Rowing along in a Sampan!

Rowing along in a Sampan!

Basket boats - balance is key people! Yes, I was brave and got in one of these - no standing up for me!

Basket boats – balance is key people! Yes, I was brave and got in one of these – no standing up for me!

I tried casting a fishing net - I don't think I passed that test.

I tried casting a fishing net – I don’t think I passed that test.

We also realized how important the oyster industry was both for eating and for pearl harvesting. We visited a pearl visitor  center where we learned about how pearl quality is determined and how they are harvested. We also passed many oyster farms on the trip as well. We unfortunately, weren’t allowed to visit the actual oyster raising parts due to disease. It was interesting that they had watch towers placed in case of theft. This part of the industry obviously depends completely on water!

Pearl oysters in tanks at the visitor center.

Pearl oysters in tanks at the visitor center.

They were showing us how they were extracting pearls from the oysters.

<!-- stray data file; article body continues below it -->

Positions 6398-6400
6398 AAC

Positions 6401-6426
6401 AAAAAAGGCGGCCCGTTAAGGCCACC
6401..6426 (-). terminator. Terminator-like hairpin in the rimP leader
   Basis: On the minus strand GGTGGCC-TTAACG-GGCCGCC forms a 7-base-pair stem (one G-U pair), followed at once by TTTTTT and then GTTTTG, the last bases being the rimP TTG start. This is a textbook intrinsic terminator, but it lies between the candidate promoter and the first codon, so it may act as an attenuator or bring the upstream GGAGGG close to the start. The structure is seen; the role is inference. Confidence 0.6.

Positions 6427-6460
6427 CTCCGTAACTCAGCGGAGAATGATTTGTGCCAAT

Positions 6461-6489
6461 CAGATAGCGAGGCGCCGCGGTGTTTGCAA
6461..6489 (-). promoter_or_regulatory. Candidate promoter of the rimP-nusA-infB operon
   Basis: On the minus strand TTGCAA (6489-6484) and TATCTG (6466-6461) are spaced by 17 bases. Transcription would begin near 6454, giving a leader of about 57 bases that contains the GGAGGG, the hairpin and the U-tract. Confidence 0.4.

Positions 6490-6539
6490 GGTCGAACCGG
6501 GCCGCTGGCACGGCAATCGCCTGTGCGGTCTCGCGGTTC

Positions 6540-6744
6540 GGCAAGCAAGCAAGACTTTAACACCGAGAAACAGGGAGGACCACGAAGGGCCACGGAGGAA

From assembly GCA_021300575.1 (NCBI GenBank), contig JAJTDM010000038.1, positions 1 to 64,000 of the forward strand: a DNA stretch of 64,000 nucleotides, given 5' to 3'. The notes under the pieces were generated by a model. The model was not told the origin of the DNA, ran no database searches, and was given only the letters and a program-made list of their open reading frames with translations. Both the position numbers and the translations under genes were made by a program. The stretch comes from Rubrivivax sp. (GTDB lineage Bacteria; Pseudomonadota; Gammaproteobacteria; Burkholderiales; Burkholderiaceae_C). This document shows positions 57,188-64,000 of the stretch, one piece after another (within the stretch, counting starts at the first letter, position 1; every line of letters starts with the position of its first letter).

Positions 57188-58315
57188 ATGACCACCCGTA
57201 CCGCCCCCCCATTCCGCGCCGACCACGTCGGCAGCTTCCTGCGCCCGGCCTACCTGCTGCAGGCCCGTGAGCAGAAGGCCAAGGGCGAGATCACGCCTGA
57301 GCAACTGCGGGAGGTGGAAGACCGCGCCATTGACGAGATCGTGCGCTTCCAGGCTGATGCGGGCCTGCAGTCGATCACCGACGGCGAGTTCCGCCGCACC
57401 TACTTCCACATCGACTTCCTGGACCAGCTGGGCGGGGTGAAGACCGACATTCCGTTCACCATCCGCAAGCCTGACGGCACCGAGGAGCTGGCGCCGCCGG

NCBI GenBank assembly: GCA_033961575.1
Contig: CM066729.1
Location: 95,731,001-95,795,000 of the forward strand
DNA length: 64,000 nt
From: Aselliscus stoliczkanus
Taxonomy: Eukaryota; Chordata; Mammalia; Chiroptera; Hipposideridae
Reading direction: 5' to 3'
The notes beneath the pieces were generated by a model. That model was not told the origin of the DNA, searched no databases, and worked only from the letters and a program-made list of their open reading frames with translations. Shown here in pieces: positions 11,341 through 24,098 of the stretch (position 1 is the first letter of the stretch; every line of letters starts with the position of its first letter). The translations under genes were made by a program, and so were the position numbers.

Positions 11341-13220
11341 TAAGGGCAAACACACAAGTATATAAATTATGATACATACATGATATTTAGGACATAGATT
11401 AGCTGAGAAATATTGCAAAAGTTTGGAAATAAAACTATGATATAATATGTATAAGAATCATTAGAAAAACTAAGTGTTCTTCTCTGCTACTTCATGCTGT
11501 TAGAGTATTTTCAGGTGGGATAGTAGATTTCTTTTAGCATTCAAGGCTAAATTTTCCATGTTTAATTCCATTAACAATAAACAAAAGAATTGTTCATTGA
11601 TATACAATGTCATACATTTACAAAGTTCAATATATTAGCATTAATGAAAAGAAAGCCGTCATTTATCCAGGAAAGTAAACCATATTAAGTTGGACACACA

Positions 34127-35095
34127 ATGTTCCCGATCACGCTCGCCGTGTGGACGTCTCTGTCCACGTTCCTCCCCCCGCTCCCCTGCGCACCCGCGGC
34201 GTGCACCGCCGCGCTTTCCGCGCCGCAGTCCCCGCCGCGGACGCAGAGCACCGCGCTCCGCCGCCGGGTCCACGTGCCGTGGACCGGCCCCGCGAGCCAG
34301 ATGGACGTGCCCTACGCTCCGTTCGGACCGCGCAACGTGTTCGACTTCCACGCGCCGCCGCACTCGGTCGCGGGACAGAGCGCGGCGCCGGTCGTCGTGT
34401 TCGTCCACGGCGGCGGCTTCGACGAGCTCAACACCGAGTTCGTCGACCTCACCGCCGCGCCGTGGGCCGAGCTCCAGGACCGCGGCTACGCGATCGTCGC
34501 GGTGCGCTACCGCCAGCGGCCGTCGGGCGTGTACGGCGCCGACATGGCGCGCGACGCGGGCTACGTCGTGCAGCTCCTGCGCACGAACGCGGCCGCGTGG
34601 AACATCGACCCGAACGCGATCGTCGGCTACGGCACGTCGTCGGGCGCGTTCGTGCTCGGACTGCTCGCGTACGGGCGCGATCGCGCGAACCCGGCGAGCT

They were showing us how they were extracting pearls from the oysters.

Oysters for eating - not for pearls, are raised here.

Oysters for eating – not for pearls, are what is in this photo. We were told the oysters we had on the boat were from this farm.

We also visited a terminal, Top Clients in top Terminal (TCIT) at the Tan Cang – Cai Mep port. Obviously, this kind of business is completely dependent on water. It was really interesting to see some of their maps and where their container ships go. The TCIT terminal is a joint venture with Vietnam, Korea, and Singapore with Vietnam owning a 51% stake, and they are the largest terminal in the port. It is kind of hard to fathom how some of our products get from one destination to the next, and it isn’t something I routinely think of when I pick out an item from the store. It was really eye-opening to hear how they are working to expand business and how they set themselves apart from their competition at other ports. It was also interesting to hear about how one of their ships literally just broke apart in the sea with containers floating all over. Needless to say, their insurance got to deal with that one!